Tread the Greek path — buy assets low and sell when rates and prices are high
When an owner is planning a ship purchase what should be the criteria he bases his decision on?
We believe that spot charter rates should be a factor of minor significance in that decision. Going long on a commercial vessel is, by definition, a long-term investment and implies a long-term commitment. The definition of “long term” may indeed vary depending on different strategies but when we are statistically referring to a project horizon of five to 15 years, the long-term factor is undeniable. So it would be reasonable to argue that an investor who is financially ready to support a long-term shipping project should not pay too much attention to “today’s” freight levels. Greek shipowners are not really risk averse compared to other major players in the industry — such as the conservative Japanese, who usually commit vessels on extremely long time-charter contracts, make use of hedging instruments for bunker pricing and future payments and follow a strict strategy with regard to their fleet utilisation and renewals. Greek owners like to keep their options open. They love the spot market and in recent decades have mastered the concept of tramp shipping in most segments. Most Greek owners do not set a specific, pre-determined horizon on the lifetime of their projects but instead react to the spot levels according to the markets and follow their intuition. However, it has been proven that many, influenced by the day-to-day trends and general psychology of the markets, tend to give a little extra weight and emphasis to what the “short-term numbers” reveal. One may argue that undoubtedly short-term expectations remain probably the only reasonable assumptions, the sole base, for an investor to run projections and scenarios.
But is this the smart way to invest in such a capital-intensive industry?
Let us think what the short-term numbers dictated in the peak markets of 2007 and 2008. Was it worth it to go long then and buy a vessel at extremely high levels, based on what charterers were offering at the time, and what expectations were for the short term? Did expectations at that time prove to be within the window that reality revealed? Probably not.
Is it a smart move to buy a modern capesize bulker in excess of $100m in any market?
Would it be smarter to buy a vessel today at bottom dollar (in some cases and segments paying one-sixth of the price compared to the peak markets) along with a provision for short-term trading losses? Shipowning remains a high-risk business in any circumstance. But it would be to the benefit of the industry to explore what matters most. Simplifying things further, we have seen assets in the dry bulk sector losing between 30% and 70% of their value, depending on age and segment, within just over a year. Such volatility dictates that the entry point in shipping investments is of major importance. We believe that the price of the ship is what should matter most! In such a global industry, affected by numerous factors and policies, demand and what charterers are paying today cannot be controlled. Still one may, in a sense, influence supply by restricting newbuilding investment to reasonable fleet renewals and considering demolition of older tonnage. The past 15 years proved that what weighs most is the purchase price of a vessel and what it is worth today. The fact that when prices are indeed very low, charter rates are also dramatic, remains a fundamental principle of this industry. But this is the nature of this risky business. In order to take advantage of a favourable entry point and a well-priced ship, owners should be ready to take provisions for the trading losses involved today. It is all a matter of taking a reasonably calculated risk against market psychology. On the other hand, owners should be ready to sell an asset and exit on the high side of the market, while charter rates are high or even extremely high, again against market psychology. The right timing to sell is equally important! This is a practice Greek shipowners have followed in the past and this is, in our opinion, one of the main factors that has enabled local shipowners to grow and made Greek shipping what it is today.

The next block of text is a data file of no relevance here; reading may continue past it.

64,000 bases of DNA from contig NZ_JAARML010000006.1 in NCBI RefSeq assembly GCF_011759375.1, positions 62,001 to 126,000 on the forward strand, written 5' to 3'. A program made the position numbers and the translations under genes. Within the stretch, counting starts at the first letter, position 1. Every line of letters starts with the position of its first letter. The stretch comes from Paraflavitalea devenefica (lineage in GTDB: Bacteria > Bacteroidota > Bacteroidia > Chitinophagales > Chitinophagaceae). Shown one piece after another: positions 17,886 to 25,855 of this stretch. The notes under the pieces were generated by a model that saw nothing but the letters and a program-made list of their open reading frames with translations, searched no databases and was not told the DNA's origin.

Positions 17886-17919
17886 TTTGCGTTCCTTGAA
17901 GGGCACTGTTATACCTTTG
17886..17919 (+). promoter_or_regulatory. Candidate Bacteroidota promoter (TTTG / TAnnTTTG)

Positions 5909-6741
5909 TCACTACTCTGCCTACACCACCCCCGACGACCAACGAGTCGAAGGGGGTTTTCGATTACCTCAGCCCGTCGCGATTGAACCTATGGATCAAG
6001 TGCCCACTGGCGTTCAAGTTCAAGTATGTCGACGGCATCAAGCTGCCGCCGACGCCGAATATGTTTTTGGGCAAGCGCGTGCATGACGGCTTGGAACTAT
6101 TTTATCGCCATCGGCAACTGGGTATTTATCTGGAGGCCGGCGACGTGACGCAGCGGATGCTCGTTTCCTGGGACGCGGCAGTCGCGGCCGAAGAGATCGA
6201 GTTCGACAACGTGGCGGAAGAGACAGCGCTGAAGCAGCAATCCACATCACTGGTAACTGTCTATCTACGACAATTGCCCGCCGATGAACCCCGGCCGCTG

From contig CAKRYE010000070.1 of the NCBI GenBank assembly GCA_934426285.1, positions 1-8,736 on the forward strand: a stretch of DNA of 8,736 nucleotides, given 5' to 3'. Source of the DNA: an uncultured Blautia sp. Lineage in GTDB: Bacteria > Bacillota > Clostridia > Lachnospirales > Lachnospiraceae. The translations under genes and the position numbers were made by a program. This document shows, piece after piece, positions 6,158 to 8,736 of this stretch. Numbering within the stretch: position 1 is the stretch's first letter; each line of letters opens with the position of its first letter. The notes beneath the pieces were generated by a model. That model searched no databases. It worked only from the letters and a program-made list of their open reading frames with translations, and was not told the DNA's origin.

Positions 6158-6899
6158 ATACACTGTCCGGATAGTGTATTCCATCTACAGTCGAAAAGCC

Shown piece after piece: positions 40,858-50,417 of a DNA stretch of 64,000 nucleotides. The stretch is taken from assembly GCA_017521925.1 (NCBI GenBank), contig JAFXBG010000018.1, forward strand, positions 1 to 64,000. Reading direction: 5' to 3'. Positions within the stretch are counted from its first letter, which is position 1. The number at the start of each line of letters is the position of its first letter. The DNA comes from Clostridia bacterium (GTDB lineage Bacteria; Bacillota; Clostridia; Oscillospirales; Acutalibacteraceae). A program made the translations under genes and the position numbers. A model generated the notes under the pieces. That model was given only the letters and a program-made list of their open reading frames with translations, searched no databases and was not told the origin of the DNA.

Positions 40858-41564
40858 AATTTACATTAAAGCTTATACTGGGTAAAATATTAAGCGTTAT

Published: tradewindsnews.com (17 March 2016)
By Spyros Alexandropoulos